Manuel Galbán began his musical career in Gibara, a small fishing town in the Holguin province of western Cuba. After playing guitar and tres in various local youth groups, Galbán got his first professional gig in 1944 as the Orchestra Villa Blanca's thirteen year-old guitar prodigy. Galbán's artistic ambition soon propelled him to Havana, where he instantly became recognized as one of the most exciting players on the port city's music scene. After moving there in 1956, he spent seven years performing with various groups in pubs and nightclubs, making frequent appearances on radio programs and recordings. In 1962, a playful young vocal group formed in the Cayo Hueso musical district of Old Havana. They called themselves Los Zafiros and boldly borrowed from American popular culture: namely the doo-wop sound cultivated by groups like the Platters and Frankie Lymon and the Teenagers. Founded by singers Leoncio "Kike" Morua and Miguel "Miguelito" Cancio, Los Zafiros quickly ascended to stardom with their unprecedented blend of R&B, calypso, bolero, bossa and the rich pastiche that is Cuba's musical heritage. By 1963, Los Zafiros' vocal lineup was tight and stable, having grown to include the high-registered counter-tenor Ignacio Elejaide and the heartthrob Eduardo "Elio" Hernandez. But the group couldn't seem to find the right guitarist; several came and went in the first two years of Los Zafiros' history. Then someone suggested the singers check out Manuel Galbán, whose otherworldly, surf-riffed electric guitar sound made him a much-discussed fixture on Havana's club circuit. The affinity was instant. "Galbán," Miguelito insisted, "from now on, you're working for us. You're exactly what we're looking for." And with that, Galbán became the group's legendary guitarist, pianist and musical director. Los Zafiros' went on to be one of the most successful Cuban groups of all time, generating a rapid stream of hits in Havana's EGREM studios, beginning with the virtuosic "La Caminadora." One highlight is a fabled performance at Paris' Olympia that earned the group an eleven-minute standing ovation. That audience included the Beatles, who were so impressed by Los Zafiros that they had changed their own itinerary to stay in Paris an extra week and see the group play. Galbán contributed so much to the group's sound that the distinguished Cuban pianist Peruchin once said, "to replace Galbán you would need two guitarists." He functioned simultaneously as Los Zafiros' imagination and its foundation-both musically and offstage. Like any number of similarly popular bands, Los Zafiros fell victim to fame's excesses: too much drinking, too little sleep, etc. The most grounded of the five Zafiros, Galbán worked hard to keep them together in spite of persistent personal disputes amongst various members of the group. He left the Los Zafiros in 1972, and soon thereafter the group dissolved. Ever the maverick, Galbán leapt from ten years with the notoriously troublemaking Zafiros into a three-year stint with Cuba's national musical ensemble, the Dirección Nacional de Música. Following this path to its extension, he spent the next 23 years as director, guitarist, vocalist and pianist for Havana's Batey group, touring across four continents and serving as a Cuban musical ambassador to the rest of the world. In 1998, Galbán also joined the traditional Cuban group Vieja Trova Santiaguera, with whom he has toured extensively and recorded two highly acclaimed albums. Galbán's mining of his Cuban musical roots culminated in his work with the Buena Vista Social Club. He accompanied the group on their journey to becoming the biggest phenomenon in the history of world music, playing guitar on the recordings of Ibrahim Ferrer and Orlando "Cachaíto" López." During his days with the Buena Vistas, he developed a rich musical exchange with Ry Cooder, who is in many ways a sort of American analog to Galbán. The creative dialogue between Cooder and Galbán resulted in recording sessions in Havana during 2001 became Mambo Sinuendo, an amazing reunion between two different musicians that have create a unique sound , and incredible duo released in January 2003. Says Cooder, "Galbán and I felt that there was a sound that had not been explored-a Cuban electric-guitar band that could reinterpret the atmosphere of the 1950s with beauty, agility, and simplicity. We decided on two electrics, two drum sets, congas and bass: a sexteto that could swing like a big band and penetrate the mysteries of the classic tunes. This music is powerful, lyrical, and funny-what more could you ask? Mambo Sinuendo is Cuban soul and high-performance twang." With extremely good critics and with a great success on selling this album was nominee on 2003 for the Latin Grammy Awards , won the award for the Down beat Magazine as best Jazz Act on 2003. On 2004 Manuel Galbán & Ry Cooder's "Mambo Sinuendo" is awarded with the Grammy™ for Best Pop Instrumental Album. Since 2003, Manuel Galban has been touring with Ibrahim Ferrer worldwide on more than 100 shows. He is a key musician and his guitar sound has given this prestigious show the soul and the groove of one of the best Cuban guitarist ever.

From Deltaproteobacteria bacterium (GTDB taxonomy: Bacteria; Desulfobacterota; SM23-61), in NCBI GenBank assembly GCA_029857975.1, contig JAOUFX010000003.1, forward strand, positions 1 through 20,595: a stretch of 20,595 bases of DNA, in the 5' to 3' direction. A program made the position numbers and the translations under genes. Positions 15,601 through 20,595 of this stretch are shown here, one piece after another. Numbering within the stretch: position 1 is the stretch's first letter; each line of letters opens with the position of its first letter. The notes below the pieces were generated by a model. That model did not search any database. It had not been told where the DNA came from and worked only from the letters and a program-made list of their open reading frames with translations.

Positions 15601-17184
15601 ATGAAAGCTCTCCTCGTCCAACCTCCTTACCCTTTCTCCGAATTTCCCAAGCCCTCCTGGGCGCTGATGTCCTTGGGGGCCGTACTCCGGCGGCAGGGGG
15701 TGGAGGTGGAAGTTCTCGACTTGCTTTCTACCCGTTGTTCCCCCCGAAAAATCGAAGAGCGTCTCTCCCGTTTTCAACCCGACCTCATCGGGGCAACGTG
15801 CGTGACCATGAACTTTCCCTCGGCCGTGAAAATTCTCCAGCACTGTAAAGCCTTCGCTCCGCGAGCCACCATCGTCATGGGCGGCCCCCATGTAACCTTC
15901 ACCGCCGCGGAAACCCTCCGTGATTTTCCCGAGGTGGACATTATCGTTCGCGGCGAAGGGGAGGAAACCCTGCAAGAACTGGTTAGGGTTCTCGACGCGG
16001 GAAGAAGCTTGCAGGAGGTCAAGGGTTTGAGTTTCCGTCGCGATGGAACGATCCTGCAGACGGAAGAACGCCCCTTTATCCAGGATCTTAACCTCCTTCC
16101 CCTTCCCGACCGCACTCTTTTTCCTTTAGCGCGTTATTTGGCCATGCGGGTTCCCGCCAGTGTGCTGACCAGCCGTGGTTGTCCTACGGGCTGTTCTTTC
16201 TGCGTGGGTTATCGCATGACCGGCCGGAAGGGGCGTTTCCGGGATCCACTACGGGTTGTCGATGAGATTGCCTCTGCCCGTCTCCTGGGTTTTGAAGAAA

montuno.com Ibrahim Ferrer Omara Portuondo Roberto Fonseca Manuel Galban Ale Siqueira Cachaito Lopez